Sunday, March 6, 2011

Last Sunday after Epiphany/Transfiguration

Let’s go up the mountain.
Let’s go up to the place where the land meets the sky
where the earth touches the heavens,
to the place of meeting,
to the place of mists,
to the place of voices and conversations,
to the place of listening.  (
prepared by William Loader 2/2001)

Today we meet Peter at this best.  I don’t know about you, but I love Peter.  I want to be like Peter and sometimes I think I am.

See Peter rushes in with exuberance and excitement.   Shortly thereafter he usually falls on his face.

Today Peter wants to stay in the presence of Jesus, Moses, and Elijah. 

"Lord, it is good for us to be here; if you wish, I will make three dwellings here, one for you, one for Moses, and one for Elijah."

Peter doesn’t want to understand what is going on in this moment, but he wants to capture it, to save it for ever.  He wants to make the divine and eternal, human and present.  The disciple that figured out first that Jesus is the Son of Man now wants to keep him human rather than accept the dazzling brilliance of his divinity.

I get that.  It is easier to negotiate Jesus as my friend that I spend comfortable time with rather than Jesus as my Lord and Savior who calls me from mountain top to desert, from fear to faith, from doubt to trust, from death to life.

This disciple who recognizes Jesus as the Son of Man, watches him transfigured, will soon deny him, not once but three times.  Remember what Peter says when Jesus tells him he will?  “Oh not me, Lord.  I could never do that!”  Yet he did, didn’t he?

And I find I do that to.  It is much easier to put Jesus in a box and expect little from him, from myself.  Yet like Peter, God continues to offer us another chance as we are called from fear to trust, from doubt to faith on this mountain top today.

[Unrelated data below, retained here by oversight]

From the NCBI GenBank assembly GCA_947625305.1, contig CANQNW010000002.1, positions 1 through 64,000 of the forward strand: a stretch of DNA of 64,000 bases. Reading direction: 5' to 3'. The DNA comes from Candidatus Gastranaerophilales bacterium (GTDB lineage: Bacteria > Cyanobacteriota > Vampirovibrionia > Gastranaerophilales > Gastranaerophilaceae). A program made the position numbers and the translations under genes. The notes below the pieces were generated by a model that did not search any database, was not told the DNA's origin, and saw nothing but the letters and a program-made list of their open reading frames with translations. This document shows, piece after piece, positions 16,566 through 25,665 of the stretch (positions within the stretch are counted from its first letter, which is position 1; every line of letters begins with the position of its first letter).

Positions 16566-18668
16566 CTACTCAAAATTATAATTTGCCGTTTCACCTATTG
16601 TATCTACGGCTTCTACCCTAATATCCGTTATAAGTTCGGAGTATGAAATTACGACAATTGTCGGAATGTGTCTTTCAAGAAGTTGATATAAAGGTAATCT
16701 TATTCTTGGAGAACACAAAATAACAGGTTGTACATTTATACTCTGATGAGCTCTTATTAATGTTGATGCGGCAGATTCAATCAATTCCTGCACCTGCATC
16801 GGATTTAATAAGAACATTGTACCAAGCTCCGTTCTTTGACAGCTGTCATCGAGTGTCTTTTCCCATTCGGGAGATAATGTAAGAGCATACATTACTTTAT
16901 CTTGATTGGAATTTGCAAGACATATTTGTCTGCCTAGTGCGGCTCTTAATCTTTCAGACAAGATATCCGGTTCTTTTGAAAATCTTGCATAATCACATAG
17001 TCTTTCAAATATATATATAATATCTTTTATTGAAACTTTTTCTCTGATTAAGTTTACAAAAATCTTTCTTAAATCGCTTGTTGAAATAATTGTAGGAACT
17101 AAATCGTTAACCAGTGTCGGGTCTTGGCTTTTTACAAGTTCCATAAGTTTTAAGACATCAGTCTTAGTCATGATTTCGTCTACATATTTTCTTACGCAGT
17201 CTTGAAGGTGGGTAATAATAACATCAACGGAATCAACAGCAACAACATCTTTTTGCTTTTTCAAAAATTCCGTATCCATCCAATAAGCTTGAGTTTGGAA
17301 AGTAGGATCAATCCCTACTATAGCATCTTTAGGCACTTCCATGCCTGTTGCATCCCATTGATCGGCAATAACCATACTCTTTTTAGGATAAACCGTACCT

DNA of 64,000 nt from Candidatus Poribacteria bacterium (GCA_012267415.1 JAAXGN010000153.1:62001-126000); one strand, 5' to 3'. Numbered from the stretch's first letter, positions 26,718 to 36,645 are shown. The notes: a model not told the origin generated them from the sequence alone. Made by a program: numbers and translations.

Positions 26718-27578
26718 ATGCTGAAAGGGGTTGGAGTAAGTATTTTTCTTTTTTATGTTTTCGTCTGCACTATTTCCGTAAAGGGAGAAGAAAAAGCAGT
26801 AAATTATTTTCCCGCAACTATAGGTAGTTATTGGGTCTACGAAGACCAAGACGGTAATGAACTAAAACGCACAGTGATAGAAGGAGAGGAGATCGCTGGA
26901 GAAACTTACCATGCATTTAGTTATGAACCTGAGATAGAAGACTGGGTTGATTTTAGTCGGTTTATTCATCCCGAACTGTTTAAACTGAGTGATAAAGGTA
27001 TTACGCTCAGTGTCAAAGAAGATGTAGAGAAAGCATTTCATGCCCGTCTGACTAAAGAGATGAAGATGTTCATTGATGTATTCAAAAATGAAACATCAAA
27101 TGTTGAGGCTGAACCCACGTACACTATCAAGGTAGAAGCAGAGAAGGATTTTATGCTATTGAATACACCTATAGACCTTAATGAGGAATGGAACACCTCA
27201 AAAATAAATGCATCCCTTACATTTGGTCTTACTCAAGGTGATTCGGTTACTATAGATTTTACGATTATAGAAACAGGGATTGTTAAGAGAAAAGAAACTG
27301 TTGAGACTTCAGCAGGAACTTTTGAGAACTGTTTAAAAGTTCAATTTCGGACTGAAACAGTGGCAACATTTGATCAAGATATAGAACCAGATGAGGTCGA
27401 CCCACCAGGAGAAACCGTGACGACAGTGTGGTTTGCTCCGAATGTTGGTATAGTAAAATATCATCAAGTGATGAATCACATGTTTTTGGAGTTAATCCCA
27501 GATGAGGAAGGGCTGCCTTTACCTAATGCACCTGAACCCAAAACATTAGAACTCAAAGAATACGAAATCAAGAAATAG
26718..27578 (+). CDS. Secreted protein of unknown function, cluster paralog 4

Mountain top.  That is the expression we often use for the best experiences we have in the journey of faith.  On top of the mountain we too are changed, transfigured, made new.
We want to stay there and forget the coming down, the valleys, the deserts, the real world.  Mountain tops are glorious, full of life, transforming, awe inspiring, breath taking.  Like peter we want to build something tangible to respond to our mountain top experiences.  And stay there.   Forever.

Yet like Peter, James, and John we are not meant to stay on the mountain top, we are called into the rest of life.  The valley of broken dreams, the desert of unanswered prayers, the swamp of family pain, the sea of violence around us.  It is in these times and these places we must hold onto that voice that calls from the cloud, "This is my Son, the Beloved; with him I am well pleased.”

That voice calls to us, we too are God’s beloved.  In those times when we cannot see, touch, or feel God, he is there.  In the midst of our doubt, he is there.  He is in the little things we overlook as we search for the big things.  He speaks to us where we are.

He is in that first daffodil poking through the ground, the smile on your child’s face, the hug of a dear friend, the unexpected telephone call that redeems your day, that little surprise you find that can only come from God responding to the prayer of your heart.